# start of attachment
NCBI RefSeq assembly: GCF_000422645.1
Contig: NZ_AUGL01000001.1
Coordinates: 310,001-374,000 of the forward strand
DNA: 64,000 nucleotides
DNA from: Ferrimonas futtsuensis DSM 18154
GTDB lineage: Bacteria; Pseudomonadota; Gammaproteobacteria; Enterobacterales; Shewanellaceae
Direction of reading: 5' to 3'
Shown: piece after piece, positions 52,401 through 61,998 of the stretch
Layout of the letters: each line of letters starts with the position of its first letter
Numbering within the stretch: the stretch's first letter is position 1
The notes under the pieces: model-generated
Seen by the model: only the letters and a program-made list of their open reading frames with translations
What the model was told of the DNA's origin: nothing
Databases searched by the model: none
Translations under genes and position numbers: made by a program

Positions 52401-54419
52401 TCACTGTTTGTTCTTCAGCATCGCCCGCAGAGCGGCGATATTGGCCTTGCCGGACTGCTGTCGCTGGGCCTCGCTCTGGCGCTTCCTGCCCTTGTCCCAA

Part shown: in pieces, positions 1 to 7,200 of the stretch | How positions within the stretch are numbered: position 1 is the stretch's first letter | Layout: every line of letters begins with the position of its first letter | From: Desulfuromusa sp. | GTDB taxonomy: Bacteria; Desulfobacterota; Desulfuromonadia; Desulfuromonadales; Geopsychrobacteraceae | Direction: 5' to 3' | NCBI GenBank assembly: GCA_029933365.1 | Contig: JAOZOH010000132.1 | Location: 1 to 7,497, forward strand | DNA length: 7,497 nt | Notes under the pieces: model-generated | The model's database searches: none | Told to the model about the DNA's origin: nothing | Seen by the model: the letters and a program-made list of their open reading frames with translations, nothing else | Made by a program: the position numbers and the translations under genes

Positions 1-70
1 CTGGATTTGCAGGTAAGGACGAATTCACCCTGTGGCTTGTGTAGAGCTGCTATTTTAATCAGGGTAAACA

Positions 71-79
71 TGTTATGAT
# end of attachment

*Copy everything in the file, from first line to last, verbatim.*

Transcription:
NCBI RefSeq assembly: GCF_000422645.1
Contig: NZ_AUGL01000001.1
Coordinates: 310,001-374,000 of the forward strand
DNA: 64,000 nucleotides
DNA from: Ferrimonas futtsuensis DSM 18154
GTDB lineage: Bacteria; Pseudomonadota; Gammaproteobacteria; Enterobacterales; Shewanellaceae
Direction of reading: 5' to 3'
Shown: piece after piece, positions 52,401 through 61,998 of the stretch
Layout of the letters: each line of letters starts with the position of its first letter
Numbering within the stretch: the stretch's first letter is position 1
The notes under the pieces: model-generated
Seen by the model: only the letters and a program-made list of their open reading frames with translations
What the model was told of the DNA's origin: nothing
Databases searched by the model: none
Translations under genes and position numbers: made by a program

Positions 52401-54419
52401 TCACTGTTTGTTCTTCAGCATCGCCCGCAGAGCGGCGATATTGGCCTTGCCGGACTGCTGTCGCTGGGCCTCGCTCTGGCGCTTCCTGCCCTTGTCCCAA

Part shown: in pieces, positions 1 to 7,200 of the stretch | How positions within the stretch are numbered: position 1 is the stretch's first letter | Layout: every line of letters begins with the position of its first letter | From: Desulfuromusa sp. | GTDB taxonomy: Bacteria; Desulfobacterota; Desulfuromonadia; Desulfuromonadales; Geopsychrobacteraceae | Direction: 5' to 3' | NCBI GenBank assembly: GCA_029933365.1 | Contig: JAOZOH010000132.1 | Location: 1 to 7,497, forward strand | DNA length: 7,497 nt | Notes under the pieces: model-generated | The model's database searches: none | Told to the model about the DNA's origin: nothing | Seen by the model: the letters and a program-made list of their open reading frames with translations, nothing else | Made by a program: the position numbers and the translations under genes

Positions 1-70
1 CTGGATTTGCAGGTAAGGACGAATTCACCCTGTGGCTTGTGTAGAGCTGCTATTTTAATCAGGGTAAACA

Positions 71-79
71 TGTTATGAT